For Release: August 22, 2017
WASHINGTON–The results of the 2020 decennial census are expected to determine the annual allocation of more than $6 trillion in federal funds over the next decade, according to a new study prepared by the Counting for Dollars Project, led by Professor Andrew Reamer at George Washington University. The report indicates that in fiscal year 2015, 16 large federal programs—such as Medicaid, food stamps, Medicare, Head Start, highways, housing vouchers and school lunches—distributed $589.7 billion per year on the basis of the 2010 Census. The study provides a 50-state listing of the amount of funds provided by each program.
“The fair and equitable distribution of federal financial assistance to governments and households in each state will depend on the accuracy of the 2020 Census,” said Professor Reamer.
The report’s figure is significantly higher than the $400 billion per year estimate in advance of the last national head count in 2010, and points to why it is critical for a fully-funded and well-prepared census operation if states and localities are to receive their fair share. Representatives of a coalition of census stakeholders representing business, industry, civil rights, academia and state and local government pointed to the new findings as further evidence for congressional action this fall to significantly increase the appropriation for the U.S. Census Bureau. As much as $6 to $7 trillion in federal funds are at stake before the nation conducts its next head count in 2030.
“The census must be fairly and effectively administered to ensure that all individuals are accurately counted. We urge Congress to fully fund these efforts,” said National Association of Counties Executive Director Matthew Chase. “As this report demonstrates, the 2020 Census will guide significant federal investments for years to come. When these investments are equitably distributed, state and local governments, including counties, can best serve our residents, especially those most in need.”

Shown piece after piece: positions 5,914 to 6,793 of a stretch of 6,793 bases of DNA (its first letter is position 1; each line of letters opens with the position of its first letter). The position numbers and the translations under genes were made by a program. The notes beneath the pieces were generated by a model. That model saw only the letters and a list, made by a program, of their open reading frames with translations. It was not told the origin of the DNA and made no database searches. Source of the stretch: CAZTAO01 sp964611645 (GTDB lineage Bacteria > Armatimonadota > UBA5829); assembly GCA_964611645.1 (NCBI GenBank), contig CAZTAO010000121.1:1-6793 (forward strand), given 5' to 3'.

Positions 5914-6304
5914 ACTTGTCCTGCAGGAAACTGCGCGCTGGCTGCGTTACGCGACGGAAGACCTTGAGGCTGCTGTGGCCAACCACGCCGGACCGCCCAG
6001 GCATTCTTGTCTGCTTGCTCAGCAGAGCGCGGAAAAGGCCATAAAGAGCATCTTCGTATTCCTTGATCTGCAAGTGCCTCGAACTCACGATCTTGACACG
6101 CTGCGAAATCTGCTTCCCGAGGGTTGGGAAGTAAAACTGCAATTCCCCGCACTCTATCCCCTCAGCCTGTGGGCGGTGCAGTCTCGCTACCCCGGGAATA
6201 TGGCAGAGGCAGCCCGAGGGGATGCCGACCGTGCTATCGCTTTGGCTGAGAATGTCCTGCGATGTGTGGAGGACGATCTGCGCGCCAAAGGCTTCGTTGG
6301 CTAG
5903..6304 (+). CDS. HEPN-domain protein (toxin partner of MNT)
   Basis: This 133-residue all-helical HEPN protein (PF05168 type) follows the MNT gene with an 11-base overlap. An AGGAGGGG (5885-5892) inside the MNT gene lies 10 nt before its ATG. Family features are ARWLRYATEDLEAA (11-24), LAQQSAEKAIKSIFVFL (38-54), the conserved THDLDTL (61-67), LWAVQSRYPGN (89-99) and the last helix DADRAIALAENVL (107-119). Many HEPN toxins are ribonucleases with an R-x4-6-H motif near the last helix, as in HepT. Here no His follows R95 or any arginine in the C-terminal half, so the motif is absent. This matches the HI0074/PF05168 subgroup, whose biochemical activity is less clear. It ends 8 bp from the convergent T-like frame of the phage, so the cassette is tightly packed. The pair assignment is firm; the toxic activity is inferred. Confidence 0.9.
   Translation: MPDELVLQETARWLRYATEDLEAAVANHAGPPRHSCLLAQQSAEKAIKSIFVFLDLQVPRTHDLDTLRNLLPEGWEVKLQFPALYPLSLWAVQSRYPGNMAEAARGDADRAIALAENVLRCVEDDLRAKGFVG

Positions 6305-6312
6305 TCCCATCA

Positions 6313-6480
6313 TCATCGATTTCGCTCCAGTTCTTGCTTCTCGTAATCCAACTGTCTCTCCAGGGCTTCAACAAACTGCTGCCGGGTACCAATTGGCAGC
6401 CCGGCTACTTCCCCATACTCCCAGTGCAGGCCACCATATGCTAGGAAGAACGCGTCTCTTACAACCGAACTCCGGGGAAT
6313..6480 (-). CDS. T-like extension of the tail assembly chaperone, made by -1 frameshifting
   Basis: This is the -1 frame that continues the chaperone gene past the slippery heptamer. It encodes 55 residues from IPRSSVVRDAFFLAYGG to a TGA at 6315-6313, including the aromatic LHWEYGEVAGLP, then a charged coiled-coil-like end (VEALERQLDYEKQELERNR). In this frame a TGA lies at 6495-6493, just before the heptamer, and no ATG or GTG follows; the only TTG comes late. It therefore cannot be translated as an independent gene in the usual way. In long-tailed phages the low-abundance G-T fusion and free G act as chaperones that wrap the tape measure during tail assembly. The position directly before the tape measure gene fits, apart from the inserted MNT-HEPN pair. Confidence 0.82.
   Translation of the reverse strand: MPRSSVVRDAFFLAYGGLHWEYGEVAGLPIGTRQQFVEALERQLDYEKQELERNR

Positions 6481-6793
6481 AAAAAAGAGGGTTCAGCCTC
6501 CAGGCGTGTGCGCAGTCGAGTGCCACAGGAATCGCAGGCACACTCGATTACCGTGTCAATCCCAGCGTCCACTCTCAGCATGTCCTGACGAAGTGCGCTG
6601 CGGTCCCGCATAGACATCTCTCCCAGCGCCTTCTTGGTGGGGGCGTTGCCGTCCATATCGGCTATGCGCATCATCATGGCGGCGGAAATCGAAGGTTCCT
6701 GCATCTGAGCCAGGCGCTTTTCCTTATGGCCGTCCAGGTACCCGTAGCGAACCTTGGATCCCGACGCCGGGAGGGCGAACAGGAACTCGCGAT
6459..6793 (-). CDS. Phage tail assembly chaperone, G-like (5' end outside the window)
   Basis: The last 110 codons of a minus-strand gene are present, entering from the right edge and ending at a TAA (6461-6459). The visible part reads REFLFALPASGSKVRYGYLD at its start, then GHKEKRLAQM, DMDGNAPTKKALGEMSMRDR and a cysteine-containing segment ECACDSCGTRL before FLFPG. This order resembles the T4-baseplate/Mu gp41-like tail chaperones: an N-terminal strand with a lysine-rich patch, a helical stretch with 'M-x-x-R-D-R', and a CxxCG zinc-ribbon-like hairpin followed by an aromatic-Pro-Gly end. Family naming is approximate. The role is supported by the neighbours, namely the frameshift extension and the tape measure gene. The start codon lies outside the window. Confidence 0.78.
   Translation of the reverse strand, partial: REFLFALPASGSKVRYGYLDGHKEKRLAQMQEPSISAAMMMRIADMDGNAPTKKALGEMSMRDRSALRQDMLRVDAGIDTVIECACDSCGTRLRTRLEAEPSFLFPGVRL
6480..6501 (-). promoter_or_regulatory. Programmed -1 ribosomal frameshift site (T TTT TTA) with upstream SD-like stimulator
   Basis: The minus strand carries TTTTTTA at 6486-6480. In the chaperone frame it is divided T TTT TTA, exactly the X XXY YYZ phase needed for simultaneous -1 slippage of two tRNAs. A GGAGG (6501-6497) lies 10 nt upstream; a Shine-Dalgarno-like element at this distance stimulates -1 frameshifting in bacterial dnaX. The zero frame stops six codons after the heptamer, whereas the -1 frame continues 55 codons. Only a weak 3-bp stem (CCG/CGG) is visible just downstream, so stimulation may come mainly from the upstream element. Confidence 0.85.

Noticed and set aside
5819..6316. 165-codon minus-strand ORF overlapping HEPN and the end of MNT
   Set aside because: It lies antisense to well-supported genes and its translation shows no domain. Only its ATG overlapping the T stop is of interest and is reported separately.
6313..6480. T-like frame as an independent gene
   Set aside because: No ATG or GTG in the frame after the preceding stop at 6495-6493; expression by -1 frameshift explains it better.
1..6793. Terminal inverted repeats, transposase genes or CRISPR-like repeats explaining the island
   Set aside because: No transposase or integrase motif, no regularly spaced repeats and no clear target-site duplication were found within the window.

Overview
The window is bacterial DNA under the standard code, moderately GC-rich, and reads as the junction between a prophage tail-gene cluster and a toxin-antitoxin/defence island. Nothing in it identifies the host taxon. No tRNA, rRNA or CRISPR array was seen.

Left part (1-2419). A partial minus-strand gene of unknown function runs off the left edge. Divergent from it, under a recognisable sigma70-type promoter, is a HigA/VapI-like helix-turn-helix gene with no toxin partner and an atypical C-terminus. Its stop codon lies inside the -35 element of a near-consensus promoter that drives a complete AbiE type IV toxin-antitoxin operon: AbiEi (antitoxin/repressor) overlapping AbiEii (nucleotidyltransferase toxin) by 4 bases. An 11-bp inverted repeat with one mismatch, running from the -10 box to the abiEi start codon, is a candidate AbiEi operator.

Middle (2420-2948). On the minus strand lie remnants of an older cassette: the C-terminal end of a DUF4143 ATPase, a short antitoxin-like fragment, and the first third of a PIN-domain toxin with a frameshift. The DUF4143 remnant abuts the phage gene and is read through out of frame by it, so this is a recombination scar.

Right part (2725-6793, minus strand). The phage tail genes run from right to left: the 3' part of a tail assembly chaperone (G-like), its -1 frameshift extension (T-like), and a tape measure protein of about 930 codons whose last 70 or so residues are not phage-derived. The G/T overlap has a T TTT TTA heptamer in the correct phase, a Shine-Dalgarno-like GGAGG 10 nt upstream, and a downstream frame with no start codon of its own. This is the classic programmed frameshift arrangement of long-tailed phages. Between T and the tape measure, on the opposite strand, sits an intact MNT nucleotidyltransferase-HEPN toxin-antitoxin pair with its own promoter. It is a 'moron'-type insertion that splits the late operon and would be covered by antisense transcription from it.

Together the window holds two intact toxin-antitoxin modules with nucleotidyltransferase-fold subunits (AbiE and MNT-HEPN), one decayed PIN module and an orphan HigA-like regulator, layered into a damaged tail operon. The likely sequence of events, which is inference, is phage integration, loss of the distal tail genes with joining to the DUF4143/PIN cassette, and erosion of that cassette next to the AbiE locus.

Phil Sparks of the Census Project said the study was a powerful testament about the need for adequate resources for the Census Bureau for FY 18. “Any member of Congress or senator should look hard at this study before they cast a vote on appropriations for the Census Bureau next month,” said Sparks. “If Congress short-changes the Census Bureau, the ox they gore may be their own state, when it comes to a funding based upon census data,” Sparks added.
The full study can be found at:
Detailed findings on each of the 16 programs the group already researched can be found at the links below:
Medical Assistance Program (Medicaid)
Supplemental Nutrition Assistance Program (SNAP)
Medicare Part B (Supplemental Medical Insurance) – Physicians Fee Schedule Services
Highway Planning and Construction
Section 8 Housing Choice Vouchers
Title I Grants to Local Education Agencies
National School Lunch Program
Special Education Grants (IDEA)
State Children’s Health Insurance Program (S-CHIP)
Section 8 Housing Assistance Payments Program (Project-based)
Head Start/Early Head Start
Supplemental Nutrition Program for Women, Infants, and Children (WIC)
Foster Care (Title IV-E)
Health Center Programs (Community, Migrant, Homeless, Public Housing)
Low Income Home Energy Assistance (LIHEAP)